About one and a half miles west of Canea, on the coast road, was 7 British Hospital and NZ Field Ambulance, both of these also came under attack on the 20th May which obviously caused some controversy then and afterwards.  Although they were marked by red crosses the Germans seem to have believed them to be "tented camps", and so treated them as genuine targets.  The question of whether or not these were international infringements of the Geneva Convention was addressed in Davin's history, Appendix III.  The hospital fell in the area assigned to 3 Parachute Regiment under Col. Heidrich, with the assigned battalion (III) under Major Ludwig Heilmann having specific responsibility for the area in question.  All four of the companies in the battalion were assigned to capture the area.  It was Davin's view that it was unlikely that a force of this size would have been assigned, in the critical opening phase, if the Germans were aware of its hospital status.  However, the hospital was well marked with red crosses which would have been easily seen from the air.  One suggestion is that German Intelligence were showing another example of their poor work.  Intelligence prior to the attack had estimated Allied strength at only about one third of its actual strength, that being so a hospital apparently big enough for some 600 beds would have been much too large, so it could either be assumed not to be a hospital, or Intelligence would have needed to re-do their estimates of the island strength just prior to the attack.  After the attack on the 20th the hospital received no further attacks.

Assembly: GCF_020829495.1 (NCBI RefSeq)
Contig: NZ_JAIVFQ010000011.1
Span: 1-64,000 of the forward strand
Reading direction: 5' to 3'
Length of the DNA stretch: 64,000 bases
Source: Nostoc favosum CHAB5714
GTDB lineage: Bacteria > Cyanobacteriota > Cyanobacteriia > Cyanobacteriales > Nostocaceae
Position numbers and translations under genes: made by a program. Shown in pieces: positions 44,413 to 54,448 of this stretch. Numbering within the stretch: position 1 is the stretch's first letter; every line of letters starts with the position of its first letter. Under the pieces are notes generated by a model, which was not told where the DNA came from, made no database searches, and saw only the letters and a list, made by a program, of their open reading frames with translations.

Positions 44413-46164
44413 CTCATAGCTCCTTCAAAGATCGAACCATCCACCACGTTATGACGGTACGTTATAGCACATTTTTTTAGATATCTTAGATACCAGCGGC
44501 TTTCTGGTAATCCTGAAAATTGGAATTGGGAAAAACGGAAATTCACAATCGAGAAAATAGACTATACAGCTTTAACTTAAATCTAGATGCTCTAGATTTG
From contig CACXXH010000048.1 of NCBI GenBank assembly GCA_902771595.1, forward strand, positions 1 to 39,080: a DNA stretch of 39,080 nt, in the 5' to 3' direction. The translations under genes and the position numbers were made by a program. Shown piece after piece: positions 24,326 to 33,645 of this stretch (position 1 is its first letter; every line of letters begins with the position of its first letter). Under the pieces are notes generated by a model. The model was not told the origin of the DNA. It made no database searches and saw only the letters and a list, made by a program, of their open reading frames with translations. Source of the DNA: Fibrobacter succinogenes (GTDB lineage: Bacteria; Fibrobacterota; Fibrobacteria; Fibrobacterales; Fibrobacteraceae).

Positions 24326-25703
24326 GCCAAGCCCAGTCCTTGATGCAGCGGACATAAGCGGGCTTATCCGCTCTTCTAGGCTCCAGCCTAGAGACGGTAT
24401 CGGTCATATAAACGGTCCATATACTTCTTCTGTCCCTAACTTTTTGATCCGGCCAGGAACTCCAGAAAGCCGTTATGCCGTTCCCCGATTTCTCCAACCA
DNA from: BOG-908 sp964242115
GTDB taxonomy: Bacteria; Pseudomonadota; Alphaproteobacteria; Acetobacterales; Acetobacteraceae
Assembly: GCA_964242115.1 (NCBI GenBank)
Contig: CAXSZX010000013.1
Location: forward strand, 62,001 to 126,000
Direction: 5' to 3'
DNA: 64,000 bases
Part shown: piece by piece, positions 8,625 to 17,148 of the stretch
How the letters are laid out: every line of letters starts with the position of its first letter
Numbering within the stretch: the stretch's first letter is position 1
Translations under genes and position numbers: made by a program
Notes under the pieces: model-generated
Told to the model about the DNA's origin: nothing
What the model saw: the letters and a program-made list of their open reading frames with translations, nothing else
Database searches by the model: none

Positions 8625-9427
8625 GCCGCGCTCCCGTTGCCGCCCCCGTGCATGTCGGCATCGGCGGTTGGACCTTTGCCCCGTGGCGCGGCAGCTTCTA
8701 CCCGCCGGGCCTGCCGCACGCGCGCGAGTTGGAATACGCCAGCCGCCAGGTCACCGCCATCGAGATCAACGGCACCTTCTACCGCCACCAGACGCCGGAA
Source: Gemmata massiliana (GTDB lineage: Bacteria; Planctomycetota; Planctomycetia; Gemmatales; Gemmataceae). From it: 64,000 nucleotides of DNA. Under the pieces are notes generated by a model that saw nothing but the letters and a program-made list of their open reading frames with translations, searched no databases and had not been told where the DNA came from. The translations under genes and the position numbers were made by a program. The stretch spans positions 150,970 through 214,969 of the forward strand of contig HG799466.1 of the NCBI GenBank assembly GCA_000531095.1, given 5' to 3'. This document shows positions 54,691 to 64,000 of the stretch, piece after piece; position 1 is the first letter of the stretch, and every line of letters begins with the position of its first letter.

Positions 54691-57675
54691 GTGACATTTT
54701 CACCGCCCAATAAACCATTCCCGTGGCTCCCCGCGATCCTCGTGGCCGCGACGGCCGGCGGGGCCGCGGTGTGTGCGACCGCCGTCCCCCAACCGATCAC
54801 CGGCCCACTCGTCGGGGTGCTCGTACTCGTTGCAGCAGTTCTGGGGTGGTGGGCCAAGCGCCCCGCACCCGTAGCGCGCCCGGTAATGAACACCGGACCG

Suda Bay  15:00  20/5  (wo106/3241)

Capture of Maleme apparently the enemy's objective.  This has failed thus upsetting their plans.  Continuous enemy reconnaissance accompanied by sporadic bombing and machine gunning chiefly against A.A. defences.  Military hospital between CANEA & MALEME  was captured, now recaptured.  Fairly strong enemy party south of CANEA-MALEME road not yet mopped up.  Remaining parties reported accounted for.  HERAKLION bombed but no landing.  RETIMO not yet attacked.

21st May.

Throughout the day there was little change, although there was some localized fierce fighting and a small attack supported by 3 of Lt. Farran's tanks.  Colonel Heidrich with 3 Parachute Regiment had a expected a counter attack during the day and knew he would be in trouble if it came; it didn't.  One reason for this could be that Puttick was pre-occupied with planning for that night's counter attack on Maleme, and continuing concerns at the possibility of the invasion from the sea.

22nd May.

As with the 21st there was no real major change in this area.  Heidrich, with his 3rd Parachute Regiment wanted to try to push north towards the coastal road, if he were to be successful he would cut off 5 Brigade from 10 Brigade.  This was possibility was the main concern of Divisional HQ when they took the decision to withdraw 5 Brigade into reserve.  In the event on the 22nd Heidrich did not manage the thrust north and the day was one of constant small attacks by both sides, with no real change other than the withdrawal of 5 Brigade.